"There's a very good chance that some of your ancestors, if you go back in that family tree, had something to do with slavery, directly or indirectly," she said. "The question is do you want to know about it, and what do you do about it once you know?"
Why the date of the petition matters
The petition, signed by 27 residents of Digby County, is dated December 1807 and urges the British government to strengthen the residents' right to own slaves. Earlier that year, it became illegal to travel to Africa and enslave free people, although slavery in the British colonies wouldn't be officially abolished until Aug. 1, 1834.
"This 1807 is a really important moment because it's a heightened moment of abolition in the transatlantic world," said Nelson, who is soon moving to Nova Scotia to open the Institute for the Study of Canadian Slavery at NSCAD University.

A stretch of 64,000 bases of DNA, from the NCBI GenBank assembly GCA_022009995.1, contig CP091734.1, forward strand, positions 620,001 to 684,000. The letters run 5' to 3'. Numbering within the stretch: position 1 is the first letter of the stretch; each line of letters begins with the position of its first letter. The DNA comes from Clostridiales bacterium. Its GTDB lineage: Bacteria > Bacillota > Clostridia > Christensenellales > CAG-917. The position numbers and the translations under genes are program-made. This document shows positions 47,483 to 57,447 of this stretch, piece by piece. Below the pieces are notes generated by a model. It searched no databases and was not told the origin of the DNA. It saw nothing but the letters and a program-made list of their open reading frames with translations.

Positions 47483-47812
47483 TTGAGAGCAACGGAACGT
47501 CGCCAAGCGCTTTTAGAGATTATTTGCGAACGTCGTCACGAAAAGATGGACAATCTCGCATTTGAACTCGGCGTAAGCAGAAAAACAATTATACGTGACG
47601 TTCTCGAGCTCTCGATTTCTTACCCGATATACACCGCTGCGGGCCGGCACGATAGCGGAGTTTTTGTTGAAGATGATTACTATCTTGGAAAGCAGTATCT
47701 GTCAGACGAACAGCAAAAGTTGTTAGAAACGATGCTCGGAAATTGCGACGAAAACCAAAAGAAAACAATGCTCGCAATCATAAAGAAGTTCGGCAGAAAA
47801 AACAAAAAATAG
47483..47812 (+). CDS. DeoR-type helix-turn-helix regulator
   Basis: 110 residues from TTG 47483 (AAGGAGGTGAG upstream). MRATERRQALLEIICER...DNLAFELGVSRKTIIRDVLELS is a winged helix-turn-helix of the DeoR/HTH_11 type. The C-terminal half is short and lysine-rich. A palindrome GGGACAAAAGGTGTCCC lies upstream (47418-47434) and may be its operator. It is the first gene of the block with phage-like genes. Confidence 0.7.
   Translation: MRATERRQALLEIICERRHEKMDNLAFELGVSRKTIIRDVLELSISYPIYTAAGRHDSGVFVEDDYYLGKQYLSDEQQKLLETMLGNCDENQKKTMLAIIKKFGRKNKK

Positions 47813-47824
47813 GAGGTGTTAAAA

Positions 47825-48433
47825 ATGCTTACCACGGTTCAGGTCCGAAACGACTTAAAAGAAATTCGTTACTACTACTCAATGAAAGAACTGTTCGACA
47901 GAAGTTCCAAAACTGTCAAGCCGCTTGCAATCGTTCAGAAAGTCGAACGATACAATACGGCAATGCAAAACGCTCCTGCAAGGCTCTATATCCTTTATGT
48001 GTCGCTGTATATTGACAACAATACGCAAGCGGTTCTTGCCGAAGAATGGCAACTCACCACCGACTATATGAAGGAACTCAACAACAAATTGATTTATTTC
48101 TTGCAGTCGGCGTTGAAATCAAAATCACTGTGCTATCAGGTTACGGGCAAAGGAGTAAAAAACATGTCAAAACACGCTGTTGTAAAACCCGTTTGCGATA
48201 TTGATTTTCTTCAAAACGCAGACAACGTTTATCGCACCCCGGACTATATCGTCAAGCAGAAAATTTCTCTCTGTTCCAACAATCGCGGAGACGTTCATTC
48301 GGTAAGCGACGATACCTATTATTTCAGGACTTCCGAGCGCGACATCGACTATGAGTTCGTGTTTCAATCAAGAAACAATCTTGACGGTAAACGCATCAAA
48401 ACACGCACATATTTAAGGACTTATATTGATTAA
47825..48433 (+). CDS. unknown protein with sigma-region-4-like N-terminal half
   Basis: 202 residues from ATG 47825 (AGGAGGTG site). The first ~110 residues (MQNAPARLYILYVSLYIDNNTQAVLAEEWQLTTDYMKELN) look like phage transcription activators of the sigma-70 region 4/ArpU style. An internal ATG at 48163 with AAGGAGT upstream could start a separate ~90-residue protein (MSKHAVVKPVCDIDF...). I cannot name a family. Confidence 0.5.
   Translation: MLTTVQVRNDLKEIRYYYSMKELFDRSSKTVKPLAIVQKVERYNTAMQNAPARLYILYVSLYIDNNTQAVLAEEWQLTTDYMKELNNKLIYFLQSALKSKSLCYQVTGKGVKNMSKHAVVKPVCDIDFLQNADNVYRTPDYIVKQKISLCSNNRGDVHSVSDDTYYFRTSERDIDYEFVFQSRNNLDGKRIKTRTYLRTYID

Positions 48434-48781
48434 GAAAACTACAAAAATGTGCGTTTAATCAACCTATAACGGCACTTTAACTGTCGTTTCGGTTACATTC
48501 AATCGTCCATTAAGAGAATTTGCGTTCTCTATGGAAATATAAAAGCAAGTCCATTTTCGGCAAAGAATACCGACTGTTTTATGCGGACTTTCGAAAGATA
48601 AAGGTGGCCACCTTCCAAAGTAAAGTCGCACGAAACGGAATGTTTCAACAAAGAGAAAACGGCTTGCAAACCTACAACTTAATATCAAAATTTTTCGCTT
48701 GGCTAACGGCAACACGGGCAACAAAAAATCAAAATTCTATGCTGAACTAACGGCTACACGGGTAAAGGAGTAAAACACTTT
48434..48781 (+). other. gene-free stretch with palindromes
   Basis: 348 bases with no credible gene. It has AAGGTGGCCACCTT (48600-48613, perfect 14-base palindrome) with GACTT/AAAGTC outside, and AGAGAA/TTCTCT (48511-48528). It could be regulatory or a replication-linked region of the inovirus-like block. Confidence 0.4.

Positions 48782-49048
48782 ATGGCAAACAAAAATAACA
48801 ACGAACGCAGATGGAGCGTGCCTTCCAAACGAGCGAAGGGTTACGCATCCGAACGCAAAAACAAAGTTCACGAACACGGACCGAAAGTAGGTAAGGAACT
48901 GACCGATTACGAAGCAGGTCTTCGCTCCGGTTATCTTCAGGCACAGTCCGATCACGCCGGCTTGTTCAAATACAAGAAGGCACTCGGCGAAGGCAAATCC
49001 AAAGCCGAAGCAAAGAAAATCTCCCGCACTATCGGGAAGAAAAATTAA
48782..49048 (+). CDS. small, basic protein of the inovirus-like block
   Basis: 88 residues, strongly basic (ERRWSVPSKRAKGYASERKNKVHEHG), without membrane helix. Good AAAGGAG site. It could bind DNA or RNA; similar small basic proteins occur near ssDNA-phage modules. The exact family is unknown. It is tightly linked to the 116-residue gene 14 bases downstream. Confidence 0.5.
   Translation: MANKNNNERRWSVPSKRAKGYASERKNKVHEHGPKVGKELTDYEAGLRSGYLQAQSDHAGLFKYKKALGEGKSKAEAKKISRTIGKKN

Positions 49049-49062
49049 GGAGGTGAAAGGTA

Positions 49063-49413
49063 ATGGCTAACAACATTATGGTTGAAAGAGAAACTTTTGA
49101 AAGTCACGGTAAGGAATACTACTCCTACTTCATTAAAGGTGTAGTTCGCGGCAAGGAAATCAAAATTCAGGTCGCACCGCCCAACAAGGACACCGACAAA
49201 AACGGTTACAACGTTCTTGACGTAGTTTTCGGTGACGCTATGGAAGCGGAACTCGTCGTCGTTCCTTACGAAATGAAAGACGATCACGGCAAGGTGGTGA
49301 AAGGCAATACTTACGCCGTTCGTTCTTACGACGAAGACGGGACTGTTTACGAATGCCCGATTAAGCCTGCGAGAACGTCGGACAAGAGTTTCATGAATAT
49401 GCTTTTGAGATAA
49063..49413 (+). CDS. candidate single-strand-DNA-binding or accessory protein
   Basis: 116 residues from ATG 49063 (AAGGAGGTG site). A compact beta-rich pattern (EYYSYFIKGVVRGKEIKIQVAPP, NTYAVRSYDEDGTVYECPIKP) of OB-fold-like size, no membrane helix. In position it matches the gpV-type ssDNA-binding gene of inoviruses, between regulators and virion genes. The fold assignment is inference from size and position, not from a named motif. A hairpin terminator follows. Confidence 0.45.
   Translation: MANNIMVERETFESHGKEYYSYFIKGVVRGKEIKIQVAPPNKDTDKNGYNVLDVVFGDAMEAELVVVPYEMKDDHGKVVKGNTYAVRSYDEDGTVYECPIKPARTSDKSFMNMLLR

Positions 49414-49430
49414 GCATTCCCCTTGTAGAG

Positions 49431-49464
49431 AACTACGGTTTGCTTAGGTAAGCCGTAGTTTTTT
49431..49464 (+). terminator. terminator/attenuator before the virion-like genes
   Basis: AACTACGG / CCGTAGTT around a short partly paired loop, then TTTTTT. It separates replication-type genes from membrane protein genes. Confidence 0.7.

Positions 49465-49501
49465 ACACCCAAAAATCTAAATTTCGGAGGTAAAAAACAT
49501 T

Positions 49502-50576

"It's a moment when the French and the British, they're all thinking, 'Maybe we should stop altogether,' and then in Nova Scotia, these people are like, 'No, you don't.'"
What's more horrific, said Nelson, is that when transatlantic slavery was outlawed, slave owners began forcing slaves to procreate, sometimes for the length of their fertile years.
How many Acadians owned slaves is unclear, said Afua Cooper, a professor at Dalhousie University who led a panel that explored that institutions' connections to slavery.
But she said that every white group that arrived in Nova Scotia before slavery was abolished practised slavery.
"It was pervasive. It marked the life of Black people," she said.
Cooper said it's time Canadians reckon with this past.